Bottom Line: Interestingly, inhibition of invasion by Gal and GalNAc was associated with inhibition of bacterial-induced tyrosine dephosphorylation of H. vermiformis proteins.High stringency DNA hybridization confirmed the presence of the 170-kD lectin gene in H. vermiformis.This is the first demonstration of a potential receptor used by L. pneumophila to invade protozoa.

View Article: PubMed Central - PubMed

Affiliation: Department of Microbiology and Immunology, University of Kentucky Chandler Medical Center, Lexington, Kentucky 40536-0084, USA.

ABSTRACT
The Legionnaire's disease bacterium, Legionella pneumophila, is a facultative intracellular pathogen which invades and replicates within two evolutionarily distant hosts, free-living protozoa and mammalian cells. Invasion and intracellular replication within protozoa are thought to be major factors in the transmission of Legionnaire's disease. Although attachment and invasion of human macrophages by L. pneumophila is mediated in part by the complement receptors CR1 and CR3, the protozoan receptor involved in bacterial attachment and invasion has not been identified. To define the molecular events involved in invasion of protozoa by L. pneumophila, we examined the role of protein tyrosine phosphorylation of the protozoan host Hartmannella vermiformis upon attachment and invasion by L. pneumophila. Bacterial attachment and invasion were associated with a time-dependent tyrosine dephosphorylation of multiple host cell proteins. This host cell response was highly specific for live L. pneumophila, required contact with viable bacteria, and was completely reversible following washing off the bacteria from the host cell surface. Tyrosine dephosphorylation of host proteins was blocked by a tyrosine phosphatase inhibitor but not by tyrosine kinase inhibitors. One of the tyrosine dephosphorylated proteins was identified as the 170-kD galactose/N-acetylgalactosamine-inhibitable lectin (Gal/GalNAc) using immunoprecipitation and immunoblotting by antibodies generated against the Gal/GalNAc lectin of the protozoan Entamoeba histolytica. This Gal/GalNAc-inhibitable lectin has been shown previously to mediate adherence of E. histolytica to mammalian epithelial cells. Uptake of L. pneumophila by H. vermiformis was specifically inhibited by two monovalent sugars, Gal and GalNAc, and by mABs generated against the 170-kD lectin of E. histolytica. Interestingly, inhibition of invasion by Gal and GalNAc was associated with inhibition of bacterial-induced tyrosine dephosphorylation of H. vermiformis proteins. High stringency DNA hybridization confirmed the presence of the 170-kD lectin gene in H. vermiformis. We conclude that attachment of L. pneumophila to the H. vermiformis 170-kD lectin is required for invasion and is associated with tyrosine dephosphorylation of the Gal lectin and other host proteins. This is the first demonstration of a potential receptor used by L. pneumophila to invade protozoa.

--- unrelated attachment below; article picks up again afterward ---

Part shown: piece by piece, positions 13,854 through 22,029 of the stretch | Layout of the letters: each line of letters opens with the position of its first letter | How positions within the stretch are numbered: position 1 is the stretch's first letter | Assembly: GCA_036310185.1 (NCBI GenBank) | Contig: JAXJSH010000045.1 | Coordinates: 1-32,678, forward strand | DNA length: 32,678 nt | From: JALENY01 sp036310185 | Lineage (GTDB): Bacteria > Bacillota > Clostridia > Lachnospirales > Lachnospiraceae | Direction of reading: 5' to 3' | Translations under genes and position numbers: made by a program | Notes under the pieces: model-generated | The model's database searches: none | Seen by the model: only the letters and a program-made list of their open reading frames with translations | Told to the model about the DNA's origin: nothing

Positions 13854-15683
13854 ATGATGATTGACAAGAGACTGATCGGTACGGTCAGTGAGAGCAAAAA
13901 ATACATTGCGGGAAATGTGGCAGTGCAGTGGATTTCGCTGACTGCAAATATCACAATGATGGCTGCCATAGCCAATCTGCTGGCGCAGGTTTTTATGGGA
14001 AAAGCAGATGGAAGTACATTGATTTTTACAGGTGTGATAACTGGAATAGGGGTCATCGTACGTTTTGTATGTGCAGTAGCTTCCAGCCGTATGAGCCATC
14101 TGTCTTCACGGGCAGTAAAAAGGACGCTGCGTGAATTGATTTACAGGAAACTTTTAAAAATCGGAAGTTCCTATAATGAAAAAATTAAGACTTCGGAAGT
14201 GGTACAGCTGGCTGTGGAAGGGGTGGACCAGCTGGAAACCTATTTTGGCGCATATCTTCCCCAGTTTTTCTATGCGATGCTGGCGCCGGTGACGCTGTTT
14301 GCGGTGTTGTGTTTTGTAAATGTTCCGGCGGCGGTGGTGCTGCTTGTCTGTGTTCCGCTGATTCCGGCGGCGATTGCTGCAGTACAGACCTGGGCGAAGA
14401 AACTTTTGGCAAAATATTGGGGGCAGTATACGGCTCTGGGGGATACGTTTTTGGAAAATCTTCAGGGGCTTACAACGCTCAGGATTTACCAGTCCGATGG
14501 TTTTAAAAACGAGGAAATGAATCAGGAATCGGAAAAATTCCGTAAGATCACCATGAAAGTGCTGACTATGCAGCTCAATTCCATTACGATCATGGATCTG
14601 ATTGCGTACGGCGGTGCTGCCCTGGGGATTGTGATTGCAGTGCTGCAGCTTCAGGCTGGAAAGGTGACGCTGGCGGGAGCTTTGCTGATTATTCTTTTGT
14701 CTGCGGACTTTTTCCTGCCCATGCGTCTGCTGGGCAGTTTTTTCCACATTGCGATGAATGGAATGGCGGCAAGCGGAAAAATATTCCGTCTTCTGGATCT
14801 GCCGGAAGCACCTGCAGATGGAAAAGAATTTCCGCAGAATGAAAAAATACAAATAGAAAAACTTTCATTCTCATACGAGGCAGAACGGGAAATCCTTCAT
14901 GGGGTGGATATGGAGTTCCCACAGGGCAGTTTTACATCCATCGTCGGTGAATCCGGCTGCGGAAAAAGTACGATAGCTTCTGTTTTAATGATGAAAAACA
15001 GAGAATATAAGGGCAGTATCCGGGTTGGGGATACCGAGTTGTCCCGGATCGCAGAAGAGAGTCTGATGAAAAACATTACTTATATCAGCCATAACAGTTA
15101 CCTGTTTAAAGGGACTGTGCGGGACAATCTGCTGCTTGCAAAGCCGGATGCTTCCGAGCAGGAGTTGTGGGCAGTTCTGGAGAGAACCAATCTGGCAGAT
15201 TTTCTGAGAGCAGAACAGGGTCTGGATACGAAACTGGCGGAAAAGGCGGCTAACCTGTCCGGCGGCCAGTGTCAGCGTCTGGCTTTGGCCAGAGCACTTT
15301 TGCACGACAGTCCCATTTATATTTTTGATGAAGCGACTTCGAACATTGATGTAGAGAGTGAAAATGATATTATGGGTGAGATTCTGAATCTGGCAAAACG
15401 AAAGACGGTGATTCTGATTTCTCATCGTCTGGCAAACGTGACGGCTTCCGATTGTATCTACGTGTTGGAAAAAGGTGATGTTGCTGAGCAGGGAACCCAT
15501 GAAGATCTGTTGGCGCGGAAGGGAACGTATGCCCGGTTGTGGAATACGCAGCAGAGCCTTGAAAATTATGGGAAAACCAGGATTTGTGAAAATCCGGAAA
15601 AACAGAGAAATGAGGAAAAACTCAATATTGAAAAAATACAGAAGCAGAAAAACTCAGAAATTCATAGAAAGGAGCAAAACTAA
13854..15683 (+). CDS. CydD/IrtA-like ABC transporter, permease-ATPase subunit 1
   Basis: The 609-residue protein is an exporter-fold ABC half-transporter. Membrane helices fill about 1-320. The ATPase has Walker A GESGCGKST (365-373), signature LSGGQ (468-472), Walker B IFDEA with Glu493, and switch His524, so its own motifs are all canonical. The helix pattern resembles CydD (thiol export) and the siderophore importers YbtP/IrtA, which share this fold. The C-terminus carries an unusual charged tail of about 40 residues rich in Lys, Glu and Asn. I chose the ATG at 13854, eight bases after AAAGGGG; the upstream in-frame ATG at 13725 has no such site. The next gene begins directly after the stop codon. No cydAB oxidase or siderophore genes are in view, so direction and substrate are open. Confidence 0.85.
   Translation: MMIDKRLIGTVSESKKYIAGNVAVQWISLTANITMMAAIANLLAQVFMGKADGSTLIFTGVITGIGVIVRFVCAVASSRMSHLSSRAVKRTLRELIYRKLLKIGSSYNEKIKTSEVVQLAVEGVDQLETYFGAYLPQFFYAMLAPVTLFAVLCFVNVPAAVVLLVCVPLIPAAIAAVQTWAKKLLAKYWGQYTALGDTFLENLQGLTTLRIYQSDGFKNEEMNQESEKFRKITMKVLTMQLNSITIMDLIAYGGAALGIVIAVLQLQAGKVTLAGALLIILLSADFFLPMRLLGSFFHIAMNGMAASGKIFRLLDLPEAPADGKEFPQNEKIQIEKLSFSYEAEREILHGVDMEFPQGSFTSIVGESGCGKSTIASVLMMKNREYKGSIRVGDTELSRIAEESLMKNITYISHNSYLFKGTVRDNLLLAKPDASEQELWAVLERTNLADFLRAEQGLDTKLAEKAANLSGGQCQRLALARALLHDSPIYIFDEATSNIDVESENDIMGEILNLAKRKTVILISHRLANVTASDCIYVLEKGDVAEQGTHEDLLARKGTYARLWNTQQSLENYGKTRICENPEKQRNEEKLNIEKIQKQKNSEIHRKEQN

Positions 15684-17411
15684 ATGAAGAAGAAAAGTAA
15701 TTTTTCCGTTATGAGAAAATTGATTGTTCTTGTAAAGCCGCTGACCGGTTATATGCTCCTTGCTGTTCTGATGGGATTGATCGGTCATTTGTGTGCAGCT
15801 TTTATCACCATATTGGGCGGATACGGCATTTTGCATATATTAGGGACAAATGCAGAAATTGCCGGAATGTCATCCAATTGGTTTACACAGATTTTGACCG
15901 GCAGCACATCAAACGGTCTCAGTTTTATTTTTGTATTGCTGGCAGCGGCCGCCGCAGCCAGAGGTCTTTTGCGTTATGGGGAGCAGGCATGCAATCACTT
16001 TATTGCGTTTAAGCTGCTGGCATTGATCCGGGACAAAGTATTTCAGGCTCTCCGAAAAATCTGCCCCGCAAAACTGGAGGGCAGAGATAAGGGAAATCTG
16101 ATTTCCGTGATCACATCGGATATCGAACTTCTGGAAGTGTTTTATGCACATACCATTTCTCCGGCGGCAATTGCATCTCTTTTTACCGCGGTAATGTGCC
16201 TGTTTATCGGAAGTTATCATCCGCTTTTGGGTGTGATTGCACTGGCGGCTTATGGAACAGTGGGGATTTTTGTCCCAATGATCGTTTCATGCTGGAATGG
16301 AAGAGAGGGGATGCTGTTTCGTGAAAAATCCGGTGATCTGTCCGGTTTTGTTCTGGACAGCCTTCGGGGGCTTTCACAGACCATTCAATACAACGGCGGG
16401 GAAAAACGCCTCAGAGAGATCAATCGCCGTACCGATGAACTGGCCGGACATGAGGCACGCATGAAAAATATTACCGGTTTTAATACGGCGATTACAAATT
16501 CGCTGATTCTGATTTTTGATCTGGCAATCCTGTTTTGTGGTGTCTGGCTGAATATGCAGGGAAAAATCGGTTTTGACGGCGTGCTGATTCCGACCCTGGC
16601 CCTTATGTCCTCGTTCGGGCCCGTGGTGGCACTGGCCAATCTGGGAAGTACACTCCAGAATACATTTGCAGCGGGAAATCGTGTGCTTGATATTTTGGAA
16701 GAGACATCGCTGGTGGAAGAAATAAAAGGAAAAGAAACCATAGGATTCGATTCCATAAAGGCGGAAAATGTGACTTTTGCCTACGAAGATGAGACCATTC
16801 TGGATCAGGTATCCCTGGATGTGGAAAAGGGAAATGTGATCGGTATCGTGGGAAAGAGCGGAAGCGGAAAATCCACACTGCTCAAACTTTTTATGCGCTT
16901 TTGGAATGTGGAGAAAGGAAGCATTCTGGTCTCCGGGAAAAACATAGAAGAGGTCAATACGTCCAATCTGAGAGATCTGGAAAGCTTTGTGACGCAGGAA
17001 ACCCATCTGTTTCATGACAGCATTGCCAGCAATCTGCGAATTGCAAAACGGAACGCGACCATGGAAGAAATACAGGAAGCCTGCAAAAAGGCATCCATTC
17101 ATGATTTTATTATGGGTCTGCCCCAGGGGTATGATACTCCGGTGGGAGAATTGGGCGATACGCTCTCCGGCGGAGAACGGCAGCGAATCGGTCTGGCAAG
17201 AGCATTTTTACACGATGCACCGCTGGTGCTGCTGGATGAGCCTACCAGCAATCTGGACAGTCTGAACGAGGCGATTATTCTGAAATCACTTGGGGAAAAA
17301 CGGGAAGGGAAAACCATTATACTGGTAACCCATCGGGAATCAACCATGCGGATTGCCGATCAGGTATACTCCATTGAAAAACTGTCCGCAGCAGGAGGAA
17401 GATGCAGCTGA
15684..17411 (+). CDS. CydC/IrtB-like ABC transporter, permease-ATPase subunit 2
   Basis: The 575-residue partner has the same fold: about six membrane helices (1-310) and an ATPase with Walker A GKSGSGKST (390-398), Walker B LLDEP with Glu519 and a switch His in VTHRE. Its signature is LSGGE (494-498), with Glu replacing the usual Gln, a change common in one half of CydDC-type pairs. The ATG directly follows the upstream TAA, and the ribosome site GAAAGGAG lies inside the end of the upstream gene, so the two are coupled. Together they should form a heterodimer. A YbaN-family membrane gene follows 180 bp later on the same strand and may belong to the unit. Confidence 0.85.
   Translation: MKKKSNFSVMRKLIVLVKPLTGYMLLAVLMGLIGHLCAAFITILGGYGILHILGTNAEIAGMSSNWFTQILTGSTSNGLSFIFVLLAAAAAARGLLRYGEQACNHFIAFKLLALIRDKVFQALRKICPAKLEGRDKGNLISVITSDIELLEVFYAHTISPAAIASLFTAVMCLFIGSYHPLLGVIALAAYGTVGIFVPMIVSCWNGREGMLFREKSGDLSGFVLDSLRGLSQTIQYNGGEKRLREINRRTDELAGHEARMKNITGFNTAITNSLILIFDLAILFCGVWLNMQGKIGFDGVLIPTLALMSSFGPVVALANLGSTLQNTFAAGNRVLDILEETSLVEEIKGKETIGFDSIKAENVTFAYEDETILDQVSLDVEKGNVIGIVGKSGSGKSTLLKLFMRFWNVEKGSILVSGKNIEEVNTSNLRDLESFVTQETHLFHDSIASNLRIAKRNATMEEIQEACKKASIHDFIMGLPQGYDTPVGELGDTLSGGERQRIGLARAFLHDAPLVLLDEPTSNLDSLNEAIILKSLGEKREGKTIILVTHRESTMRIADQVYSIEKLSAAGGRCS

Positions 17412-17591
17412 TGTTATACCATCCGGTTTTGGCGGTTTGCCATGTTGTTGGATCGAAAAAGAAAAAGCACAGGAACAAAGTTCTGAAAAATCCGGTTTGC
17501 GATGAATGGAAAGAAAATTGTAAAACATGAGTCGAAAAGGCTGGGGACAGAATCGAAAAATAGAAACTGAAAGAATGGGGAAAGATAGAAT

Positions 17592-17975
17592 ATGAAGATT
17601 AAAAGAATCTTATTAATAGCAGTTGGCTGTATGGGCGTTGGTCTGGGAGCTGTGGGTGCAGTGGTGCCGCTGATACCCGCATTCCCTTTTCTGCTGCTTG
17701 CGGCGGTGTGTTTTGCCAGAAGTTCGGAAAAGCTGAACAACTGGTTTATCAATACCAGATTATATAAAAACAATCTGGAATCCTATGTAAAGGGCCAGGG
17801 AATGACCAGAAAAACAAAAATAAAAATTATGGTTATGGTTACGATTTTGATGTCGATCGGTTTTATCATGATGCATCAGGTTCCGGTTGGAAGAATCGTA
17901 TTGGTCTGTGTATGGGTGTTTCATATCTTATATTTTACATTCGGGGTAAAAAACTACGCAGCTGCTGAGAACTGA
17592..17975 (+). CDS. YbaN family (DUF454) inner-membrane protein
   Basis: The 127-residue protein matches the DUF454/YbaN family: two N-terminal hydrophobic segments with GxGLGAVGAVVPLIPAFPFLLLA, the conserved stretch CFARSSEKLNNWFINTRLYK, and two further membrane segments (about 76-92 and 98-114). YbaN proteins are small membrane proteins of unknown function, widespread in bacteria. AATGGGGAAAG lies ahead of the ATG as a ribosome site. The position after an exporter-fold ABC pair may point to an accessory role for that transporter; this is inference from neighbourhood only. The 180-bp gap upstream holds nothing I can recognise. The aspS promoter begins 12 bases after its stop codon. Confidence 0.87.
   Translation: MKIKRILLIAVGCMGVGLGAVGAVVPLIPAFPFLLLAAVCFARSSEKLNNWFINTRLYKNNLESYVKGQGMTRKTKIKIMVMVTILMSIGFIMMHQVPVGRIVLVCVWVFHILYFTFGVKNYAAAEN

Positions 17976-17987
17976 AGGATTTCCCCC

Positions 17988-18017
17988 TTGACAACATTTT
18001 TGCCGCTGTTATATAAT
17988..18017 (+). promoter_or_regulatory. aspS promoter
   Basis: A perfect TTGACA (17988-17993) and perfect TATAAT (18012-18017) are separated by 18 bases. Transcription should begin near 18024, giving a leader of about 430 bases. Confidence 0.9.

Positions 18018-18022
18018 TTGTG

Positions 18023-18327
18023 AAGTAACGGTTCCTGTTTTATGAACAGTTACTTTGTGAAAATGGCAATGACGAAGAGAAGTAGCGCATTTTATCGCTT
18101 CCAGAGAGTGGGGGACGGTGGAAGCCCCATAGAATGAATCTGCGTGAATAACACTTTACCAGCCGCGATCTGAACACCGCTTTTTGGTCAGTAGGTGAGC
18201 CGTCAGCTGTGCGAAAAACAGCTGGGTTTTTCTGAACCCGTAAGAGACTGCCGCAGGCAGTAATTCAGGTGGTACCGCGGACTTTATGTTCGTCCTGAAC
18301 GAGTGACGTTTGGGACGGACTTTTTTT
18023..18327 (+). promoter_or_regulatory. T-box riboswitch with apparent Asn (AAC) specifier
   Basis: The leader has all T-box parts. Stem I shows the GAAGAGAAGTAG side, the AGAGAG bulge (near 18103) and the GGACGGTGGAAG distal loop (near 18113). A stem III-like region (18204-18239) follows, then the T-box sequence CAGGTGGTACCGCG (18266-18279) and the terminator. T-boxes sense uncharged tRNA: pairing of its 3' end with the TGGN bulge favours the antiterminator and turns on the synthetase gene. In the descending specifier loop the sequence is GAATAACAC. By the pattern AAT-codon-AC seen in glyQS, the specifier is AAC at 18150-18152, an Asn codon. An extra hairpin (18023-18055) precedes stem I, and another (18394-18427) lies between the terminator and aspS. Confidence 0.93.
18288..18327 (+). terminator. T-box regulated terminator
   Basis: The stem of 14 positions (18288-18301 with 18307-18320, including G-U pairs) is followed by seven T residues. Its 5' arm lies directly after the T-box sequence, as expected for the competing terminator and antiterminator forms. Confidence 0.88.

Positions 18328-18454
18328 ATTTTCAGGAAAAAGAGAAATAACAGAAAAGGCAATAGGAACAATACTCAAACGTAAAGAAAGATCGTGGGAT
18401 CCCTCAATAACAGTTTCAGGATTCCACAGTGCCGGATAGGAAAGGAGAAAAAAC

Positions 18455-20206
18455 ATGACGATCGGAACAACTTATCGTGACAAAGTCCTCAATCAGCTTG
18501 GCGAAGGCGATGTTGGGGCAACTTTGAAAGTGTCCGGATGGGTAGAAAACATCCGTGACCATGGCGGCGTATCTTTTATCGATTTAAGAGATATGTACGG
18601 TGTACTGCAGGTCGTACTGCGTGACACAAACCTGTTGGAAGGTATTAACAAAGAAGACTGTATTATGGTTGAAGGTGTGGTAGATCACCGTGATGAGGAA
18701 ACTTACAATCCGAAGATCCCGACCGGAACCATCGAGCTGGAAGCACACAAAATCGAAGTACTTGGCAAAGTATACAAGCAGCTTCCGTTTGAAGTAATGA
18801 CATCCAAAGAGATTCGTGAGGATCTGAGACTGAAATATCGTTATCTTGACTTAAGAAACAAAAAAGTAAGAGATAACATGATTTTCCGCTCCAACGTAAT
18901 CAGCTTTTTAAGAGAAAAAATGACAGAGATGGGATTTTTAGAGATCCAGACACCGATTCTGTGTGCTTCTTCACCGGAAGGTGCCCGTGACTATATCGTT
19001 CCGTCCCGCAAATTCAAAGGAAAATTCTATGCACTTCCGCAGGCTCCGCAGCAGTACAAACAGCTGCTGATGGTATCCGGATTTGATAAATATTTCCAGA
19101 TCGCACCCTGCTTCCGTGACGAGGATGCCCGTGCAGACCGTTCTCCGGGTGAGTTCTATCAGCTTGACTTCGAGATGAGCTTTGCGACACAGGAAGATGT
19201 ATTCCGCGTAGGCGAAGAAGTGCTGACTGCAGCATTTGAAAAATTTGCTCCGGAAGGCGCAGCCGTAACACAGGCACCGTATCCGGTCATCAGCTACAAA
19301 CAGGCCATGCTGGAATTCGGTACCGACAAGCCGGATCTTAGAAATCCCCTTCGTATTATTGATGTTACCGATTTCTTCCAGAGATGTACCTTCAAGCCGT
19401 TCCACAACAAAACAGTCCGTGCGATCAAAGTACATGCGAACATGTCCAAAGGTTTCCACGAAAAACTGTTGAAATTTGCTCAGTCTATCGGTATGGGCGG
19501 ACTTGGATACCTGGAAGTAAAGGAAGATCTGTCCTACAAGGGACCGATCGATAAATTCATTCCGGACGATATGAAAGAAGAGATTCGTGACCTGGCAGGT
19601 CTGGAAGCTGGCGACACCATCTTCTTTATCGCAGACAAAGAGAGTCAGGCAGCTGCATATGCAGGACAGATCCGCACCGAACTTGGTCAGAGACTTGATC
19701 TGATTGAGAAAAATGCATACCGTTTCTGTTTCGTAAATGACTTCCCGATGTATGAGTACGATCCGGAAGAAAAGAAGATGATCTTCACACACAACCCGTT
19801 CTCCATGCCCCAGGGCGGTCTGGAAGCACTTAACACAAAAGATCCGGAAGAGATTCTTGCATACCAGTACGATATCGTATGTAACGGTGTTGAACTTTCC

Show MeSH
Related in: MedlinePlus